This mental closeness, this claustrophobia of Vermont makes me say to myself: “One day, I’ll run from this place.” But it’s not so easy is it. For many Americans the dream is the idea of America as it ought to be. Or maybe the dream is security, security from poverty, security from history, and security from the violence of security. But for me, the dream had always been Somalia.

The external quest, the quest of geography, is facilitated by the internal quest, the quest for a peace of mind. The internal quest for me once entailed Somalia. I was Somalia and Somalia was I. But in the last few years I’ve realized that was always false. I dreamed of other places and expected the real to live up to the simulations. My greatest desire has always been to belong; to a team, to a country, to a people, to a crew, to a family. Being from somewhere else has a liberating quality, it allows you to liberate yourself from the history and crimes of the place you are. Someone was murdered here you hear, but you think: “This is not my business, I’m not really even here.” Instead of being a citizen I pretended I was a visitor. As James Baldwin says in his essay Many Thousand Gone “the making of an American begins at that point where he himself rejects all other ties, any other history, and himself adopts the vesture of his adopted land”. But for me, this is not a complete retreat. My mistake was thinking I had to, could only be, one identity. To be Somali, or to be American. When I visited my uncle in Nairobi in 2006 and put this question to him he said: “You are both.” If I only believed. In the same way, it means something to be Somali. It seems there are similar criterias here, specifically you must speak Somali and be Muslim. Two criterias that I can not meet. Nor do I feel that I must meet.

To believe one has “a people” is a liberating and reassuring concept, especially when in the company of other alien people. You convince yourself you have history, your history is their history, and the history of ten million people is far greater than the history of a single life. You are a part of great cosmic order, you have a place, you have a path and it’s better kept and more just than the path of the aliens. This is the great delusion. The delusion that someone knows what they are doing.

In an interview on CBC Radio show Q, veteran investigative Mexican-American journalist Alfredo Corchado had an appropriate comment about his ancestral home of Mexico after his family left it for America. Corachado investigated the drug cartels in Mexico, and like many journalists, received death threats. I think many Africans and especially Somalis will find his perspective a familiar subject. This comment directly relates to the conundrum of third-culture kids, essentially, people caught between two countries, two histories. But it’s also about the role of the diaspora in the development of the homeland. The conversation went as follows:

Shad: “You quote your uncle as saying ‘Mexico isn’t cursed by history but by betrayal’. Do you agree?”

Alfredo: “No I don’t. I mean, there was a lot of things I wanted to prove my mother wrong & my uncle wrong. My uncle felt that–by that I mean the context of that was that he felt that too many people left Mexico. Too Many people saw the United States as the escape valve. And so they would leave. And he was one of these people that felt the future was in Mexico–that we had to do something about it. I don’t know that–I mean I know that we didn’t betray Mexico. Often times during that death threat–I really felt like Mexico had betrayed me”.

As K’Naan says in his song Wav’in Flag (the original, not that Coca Cola nonsense); “But it’s my home, all I have known, where I got grown.” And that it. That’s my realization, my acceptance, my penance to myself. We are not created by the imagined community we want to belong to. Somalia became this place I use to know. Somalia was going to be my savior, even though in my mind, I was saving it. I’m of this place that I am of. This place called Vermont. I shouldn’t regret or be ashamed of the person that I have become because of the place “where I got grown.” This is me winning a battle in a war I was not a soldier in. I didn’t betray Somalia be leaving and I didn’t betray the fallen by not falling.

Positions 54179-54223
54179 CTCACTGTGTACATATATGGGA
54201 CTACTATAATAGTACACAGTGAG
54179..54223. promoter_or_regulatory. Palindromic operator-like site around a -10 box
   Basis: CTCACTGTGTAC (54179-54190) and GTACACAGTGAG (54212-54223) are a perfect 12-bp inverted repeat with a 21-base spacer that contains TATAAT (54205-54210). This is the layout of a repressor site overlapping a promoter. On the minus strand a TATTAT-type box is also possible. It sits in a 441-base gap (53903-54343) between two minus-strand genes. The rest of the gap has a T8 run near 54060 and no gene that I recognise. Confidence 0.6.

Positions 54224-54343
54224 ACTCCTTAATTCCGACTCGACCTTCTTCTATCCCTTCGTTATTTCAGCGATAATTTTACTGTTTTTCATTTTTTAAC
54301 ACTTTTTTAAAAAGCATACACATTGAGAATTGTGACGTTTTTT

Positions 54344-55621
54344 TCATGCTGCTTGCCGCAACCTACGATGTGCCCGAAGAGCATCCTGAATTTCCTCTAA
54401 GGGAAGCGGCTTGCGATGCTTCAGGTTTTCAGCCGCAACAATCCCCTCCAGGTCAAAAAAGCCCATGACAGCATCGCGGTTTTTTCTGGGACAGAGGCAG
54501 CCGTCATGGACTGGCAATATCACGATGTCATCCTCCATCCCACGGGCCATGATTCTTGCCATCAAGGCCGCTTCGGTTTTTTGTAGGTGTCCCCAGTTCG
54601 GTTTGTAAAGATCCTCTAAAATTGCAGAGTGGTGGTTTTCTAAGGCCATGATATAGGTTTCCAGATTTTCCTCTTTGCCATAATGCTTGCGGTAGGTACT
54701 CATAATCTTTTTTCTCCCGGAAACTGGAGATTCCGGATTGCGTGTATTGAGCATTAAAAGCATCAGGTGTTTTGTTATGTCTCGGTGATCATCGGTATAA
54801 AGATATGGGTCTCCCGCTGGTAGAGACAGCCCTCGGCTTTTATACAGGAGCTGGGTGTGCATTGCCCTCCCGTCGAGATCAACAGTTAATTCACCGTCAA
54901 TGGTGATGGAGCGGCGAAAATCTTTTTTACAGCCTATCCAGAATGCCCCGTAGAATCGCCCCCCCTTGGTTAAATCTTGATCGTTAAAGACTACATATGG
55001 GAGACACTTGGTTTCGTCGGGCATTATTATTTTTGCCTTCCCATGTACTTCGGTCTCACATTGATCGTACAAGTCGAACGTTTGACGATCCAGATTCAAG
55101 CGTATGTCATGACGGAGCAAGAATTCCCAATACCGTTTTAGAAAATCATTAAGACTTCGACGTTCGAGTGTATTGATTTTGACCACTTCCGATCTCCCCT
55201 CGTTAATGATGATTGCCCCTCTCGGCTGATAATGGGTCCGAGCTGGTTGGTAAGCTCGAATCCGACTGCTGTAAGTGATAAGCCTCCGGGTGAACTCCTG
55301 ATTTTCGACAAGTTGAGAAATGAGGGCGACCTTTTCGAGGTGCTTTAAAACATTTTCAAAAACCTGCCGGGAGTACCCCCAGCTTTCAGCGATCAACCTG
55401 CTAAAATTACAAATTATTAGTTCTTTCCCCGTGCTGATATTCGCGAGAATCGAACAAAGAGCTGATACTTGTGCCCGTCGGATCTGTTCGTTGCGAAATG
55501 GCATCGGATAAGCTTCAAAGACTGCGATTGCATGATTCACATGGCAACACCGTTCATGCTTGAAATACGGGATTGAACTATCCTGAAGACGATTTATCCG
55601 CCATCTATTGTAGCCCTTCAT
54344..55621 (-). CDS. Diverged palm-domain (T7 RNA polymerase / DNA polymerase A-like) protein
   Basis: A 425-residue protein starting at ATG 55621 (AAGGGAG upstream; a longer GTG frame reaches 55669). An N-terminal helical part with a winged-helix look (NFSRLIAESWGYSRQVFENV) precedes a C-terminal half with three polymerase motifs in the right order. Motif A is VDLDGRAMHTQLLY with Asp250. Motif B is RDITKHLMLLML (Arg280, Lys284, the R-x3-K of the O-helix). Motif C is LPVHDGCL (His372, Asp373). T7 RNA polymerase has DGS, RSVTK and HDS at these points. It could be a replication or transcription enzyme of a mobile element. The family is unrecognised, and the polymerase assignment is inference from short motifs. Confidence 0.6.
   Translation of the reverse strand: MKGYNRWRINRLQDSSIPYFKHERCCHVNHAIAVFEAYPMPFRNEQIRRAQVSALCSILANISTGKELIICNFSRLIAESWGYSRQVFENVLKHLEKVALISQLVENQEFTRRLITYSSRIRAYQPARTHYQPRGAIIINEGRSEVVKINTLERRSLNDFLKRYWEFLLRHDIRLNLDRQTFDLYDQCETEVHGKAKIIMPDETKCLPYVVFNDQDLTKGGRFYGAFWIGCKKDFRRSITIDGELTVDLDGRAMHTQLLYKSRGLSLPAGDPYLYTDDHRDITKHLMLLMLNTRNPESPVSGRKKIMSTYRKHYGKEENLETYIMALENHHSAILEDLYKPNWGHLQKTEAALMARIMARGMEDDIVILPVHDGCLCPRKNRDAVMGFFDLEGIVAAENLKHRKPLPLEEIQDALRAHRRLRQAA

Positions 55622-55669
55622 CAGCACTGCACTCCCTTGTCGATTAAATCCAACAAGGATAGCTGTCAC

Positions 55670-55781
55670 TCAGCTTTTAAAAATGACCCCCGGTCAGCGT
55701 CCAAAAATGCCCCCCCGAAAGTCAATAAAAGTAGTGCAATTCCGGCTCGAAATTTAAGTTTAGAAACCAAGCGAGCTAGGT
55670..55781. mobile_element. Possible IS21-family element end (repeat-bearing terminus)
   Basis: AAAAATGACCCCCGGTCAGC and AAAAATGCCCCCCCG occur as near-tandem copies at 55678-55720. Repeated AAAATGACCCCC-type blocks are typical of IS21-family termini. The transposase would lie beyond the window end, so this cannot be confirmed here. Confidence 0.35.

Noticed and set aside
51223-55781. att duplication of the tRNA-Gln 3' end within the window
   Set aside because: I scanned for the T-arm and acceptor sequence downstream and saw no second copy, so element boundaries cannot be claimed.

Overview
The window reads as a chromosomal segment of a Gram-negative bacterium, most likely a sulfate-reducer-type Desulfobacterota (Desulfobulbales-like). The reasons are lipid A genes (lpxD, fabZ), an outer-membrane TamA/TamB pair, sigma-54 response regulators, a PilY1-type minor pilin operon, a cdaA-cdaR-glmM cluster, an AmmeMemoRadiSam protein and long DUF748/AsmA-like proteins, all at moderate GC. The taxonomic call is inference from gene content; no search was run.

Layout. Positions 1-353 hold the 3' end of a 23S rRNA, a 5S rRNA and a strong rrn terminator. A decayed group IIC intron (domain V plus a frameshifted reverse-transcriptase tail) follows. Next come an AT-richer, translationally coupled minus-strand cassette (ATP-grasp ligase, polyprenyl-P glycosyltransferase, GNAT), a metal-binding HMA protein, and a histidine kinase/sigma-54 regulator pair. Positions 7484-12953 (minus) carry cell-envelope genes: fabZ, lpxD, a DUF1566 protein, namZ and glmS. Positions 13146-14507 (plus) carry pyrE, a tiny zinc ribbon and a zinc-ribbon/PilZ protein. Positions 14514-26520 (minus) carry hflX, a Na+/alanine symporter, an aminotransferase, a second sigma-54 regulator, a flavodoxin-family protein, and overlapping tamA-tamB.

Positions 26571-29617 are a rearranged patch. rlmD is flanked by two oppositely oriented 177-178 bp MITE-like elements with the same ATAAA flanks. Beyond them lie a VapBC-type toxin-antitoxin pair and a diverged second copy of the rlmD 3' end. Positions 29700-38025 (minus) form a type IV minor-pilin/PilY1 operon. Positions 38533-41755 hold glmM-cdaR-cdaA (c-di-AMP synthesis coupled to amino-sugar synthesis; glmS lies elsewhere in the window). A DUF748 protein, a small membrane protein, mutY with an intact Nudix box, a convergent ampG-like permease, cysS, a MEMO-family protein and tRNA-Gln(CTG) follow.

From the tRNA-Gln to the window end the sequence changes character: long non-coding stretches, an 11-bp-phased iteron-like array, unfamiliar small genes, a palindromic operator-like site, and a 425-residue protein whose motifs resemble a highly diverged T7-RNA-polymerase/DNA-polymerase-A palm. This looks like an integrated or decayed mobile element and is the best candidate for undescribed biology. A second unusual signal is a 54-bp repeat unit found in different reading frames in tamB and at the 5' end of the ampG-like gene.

The first task of a meditation on anything is to not allow it to become a meditation on everything. A habit I ritually perform almost every time. Or is it like those rainy anxiety filled days below the shadow of Mt. Meru in which I wrote frantically “I must write.” And the writing itself, philosophical rambling though it was, was therapeutic. Baldwin writes that any writer “feels that the world into which he is born is nothing less than a conspiracy against the cultivation of his talents.” The world one is born into feels alien to the world one feels he or she should be living. The difference between the life you feel you deserve and the life you are given condition you into considering the fault lies within. You are too weak, you are too lazy, you are too dumb. From a strange perspective if you don’t like where you are, how you got there becomes irrelevant. It is important to internalize that other people’s successes are not your failures. To get here you must recognize and appreciate how far you come, to mark your progress. Without this you will be lost in an endless progression of movements to better yourself. To know your history, is divine, but the rest is up to you.

A version of this article originally appeared on Maxamed Ibrahim’s blog. It has been reprinted with permission. Follow Mohamed on Twitter: @MaatMHI.

  • Shukria Omar

    MashaAllah! Very strong and powerful words. I felt as if you were talking to my soul as I was reading this. This topic of Somali identity is rarely talked about, and it has become some sort of a taboo topic to mention to even our own selves sometimes. But we forget that by not talking about it, we loose ourselves, and have this ‘identity crisis’ as you put it. Once again, I condemn you on touching on this topic! Thumbs up! And continue the great work!

  • ugaas

    Nice words and good feeling, but the truth is every body has to build his/her homeland. No one will like you where ever you from.

  • Aidid Aided Madar

    It is very interesting words which put me under control.

  • Ahmed

    Good writing, but then the author did not say anything about his backgroung, even little bit to better the flavour of the article, so in my view he lelf the cup half empty.

  • aa koby

    i really admired the style of writing, very intriguing to keep reading.